Why Are We Still Apart(heid)?Melanie Mokgatla
Living social justice requires a lifestyle of intentional awareness about poverty, injustice and division
Years after the end of apartheid, our city still lives apart. It takes deep intentionality to integrate daily life with those unlike you – not just interact as a means of transacting but truly integrate work, home, friends, church, and your whole life. How long will it take to reverse this division?
As much as we want large scale change, so much will happen if individuals live a lifestyle of social justice. And part of this begins with being intentionally aware of poverty, injustice and division. The Bible compels us to act and do justice (Micah 6:8), but to do this, we must first look, listen and grow awareness of the current realities in our own lives as well as others in our city.
If you were to be challenged to have a conversation with someone different than you, how difficult would that be? Do you naturally have deep relationships with a diverse group? We need to realize that how we design our lives and interact with society actually effects our perspective and our ability to do justice. Who do you work with? Who gets invited into your home? Who do you interact with at church? Do you intentionally seek diversity and integration or are you happy in groups where you blend in?
Why don’t we mix well in our city?
What hinders you from diversifying all areas of your life? Is media still feeding us stories of violence and theft so often that we can’t see the humanity of those who live in a different neighborhood? Are we afraid to be rejected? Has racism invaded our perspective and we’re afraid what others might think if we’re speaking to someone who looks different than us? Is it just easier to stay in the neighborhoods that we grew up in – familiar streets, same language, known neighbors? Has comfort, routine, and fear crippled our understanding of ‘love thy neighbor’? Do we accept the homogenous bubble we’ve created or are we ready to break the pattern of ‘being apart’ in order to live like Jesus lived?
How can we be more intentional about growing our awareness and challenge ourselves to bridge the division?
Here are some ways to look, listen and gain a deeper awareness of what’s going on in our city. But don’t stop there. If you’re moved by what you see and hear, challenge yourself to act!
- What’s your daily routine? Is your life diverse? Look at who you interact with and what meaningful relationships you invest in.
- Take note of your travel routes. What are you seeing? Who’s driving, who’s walking? What types of homes, public service vehicles, shared spaces do you notice? Are there vast differences in the places you pass on route?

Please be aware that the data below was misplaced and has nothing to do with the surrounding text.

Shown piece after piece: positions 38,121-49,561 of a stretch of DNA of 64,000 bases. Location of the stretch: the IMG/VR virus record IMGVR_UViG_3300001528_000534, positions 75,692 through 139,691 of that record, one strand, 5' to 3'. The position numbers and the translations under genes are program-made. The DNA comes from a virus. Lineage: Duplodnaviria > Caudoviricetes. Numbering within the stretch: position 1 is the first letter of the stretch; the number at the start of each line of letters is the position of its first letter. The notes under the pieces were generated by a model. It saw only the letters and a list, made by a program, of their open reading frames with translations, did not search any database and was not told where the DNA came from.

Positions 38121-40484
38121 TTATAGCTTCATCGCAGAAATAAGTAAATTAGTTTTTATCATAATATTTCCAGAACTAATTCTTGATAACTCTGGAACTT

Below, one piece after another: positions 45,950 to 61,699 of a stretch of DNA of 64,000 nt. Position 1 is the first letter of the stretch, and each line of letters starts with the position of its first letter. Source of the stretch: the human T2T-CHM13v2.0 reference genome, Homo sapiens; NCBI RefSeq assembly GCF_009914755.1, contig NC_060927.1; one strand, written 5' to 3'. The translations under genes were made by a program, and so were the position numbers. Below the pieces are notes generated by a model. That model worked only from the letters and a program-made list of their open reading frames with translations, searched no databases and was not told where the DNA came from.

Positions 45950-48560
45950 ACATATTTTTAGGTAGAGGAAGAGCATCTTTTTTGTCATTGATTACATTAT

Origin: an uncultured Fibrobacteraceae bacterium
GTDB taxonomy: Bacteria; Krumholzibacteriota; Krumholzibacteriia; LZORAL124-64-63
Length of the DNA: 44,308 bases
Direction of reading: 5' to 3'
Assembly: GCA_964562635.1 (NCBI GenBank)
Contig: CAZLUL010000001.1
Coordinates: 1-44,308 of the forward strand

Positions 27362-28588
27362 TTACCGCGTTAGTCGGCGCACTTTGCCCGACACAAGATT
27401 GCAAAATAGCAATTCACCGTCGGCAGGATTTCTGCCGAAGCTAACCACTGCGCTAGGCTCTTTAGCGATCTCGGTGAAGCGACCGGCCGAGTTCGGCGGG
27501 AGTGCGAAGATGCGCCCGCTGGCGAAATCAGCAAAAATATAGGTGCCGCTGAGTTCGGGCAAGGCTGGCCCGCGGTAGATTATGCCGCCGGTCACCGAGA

- Who do you interact with socially? Is there diversity in your friendships, where you shop, who gets invited to your get togethers?
- Have you educated yourself about the stats of South African communities? Read these stats with a justice lens. What is unjust? What ‘should not be?’
- Observe your budget in light of these stats. What percentage of South Africa is in your economic bracket? Have you ever thought about your finances as a justice issue?
- Read scripture with a fresh set of eyes to see God’s heart for justice. What does God say about doing justice? How do you hear those commands and do they translate to your life well?
- What conversations do you hear on a daily basis? Ask questions, seek to understand another’s story, listen to different perspectives.
- Walk the aisle of the grocery store and count how many languages you hear. Does everyone sound or look just like you?
- Ask someone you don’t know well how they celebrate special occasions (birthdays, Christmas, public holidays)? Listen for unique cultural insights or what they put value on when celebrating (people, food, the place).
- What media do you consume? Do the people you watch on tv all look just like you? Do those who you listen to mostly support your own beliefs? Listen with a justice lens.
- Engage with current issues. Listen to the stories of social, economic and political issues.
- When there are protests in different communities, seek to hear both sides of the story.
- Pinpoint a community you’d like to know better. Shop in a store near that place. Greet people in the aisles. Talk to the cashiers or car-guards. Look at the products for sale that might not be in the store nearest to you. Become a ‘regular’ and build relationships with that community.
- Read a local newspaper and highlight any articles related to poverty or injustice.
- Listen to a talk radio station you don’t normally listen to. Note the topics you don’t normally hear or aren’t aware of.
- Take a different mode of transport. Use your senses to understand those who use this route. What do you see, hear, smell, feel? What are the positives and negatives about the transport in our city?
- Share a meal with someone different than you. Open your home or invite someone to your lunch table at work. Share stories. Listen, listen, listen. Listen until you know the other person feels heard.
Check out these studies for more insight into God’s heart for justice:
Take one step in each category. Pause your busy life to notice something new. Listen with ears to understand and educate yourself to the realities of another. Challenge yourself to grow an awareness of poverty, injustice and division. And share your findings with someone. This challenge is not to be kept as research only, but to change our society and reverse the separation of apartheid that has lingered too long.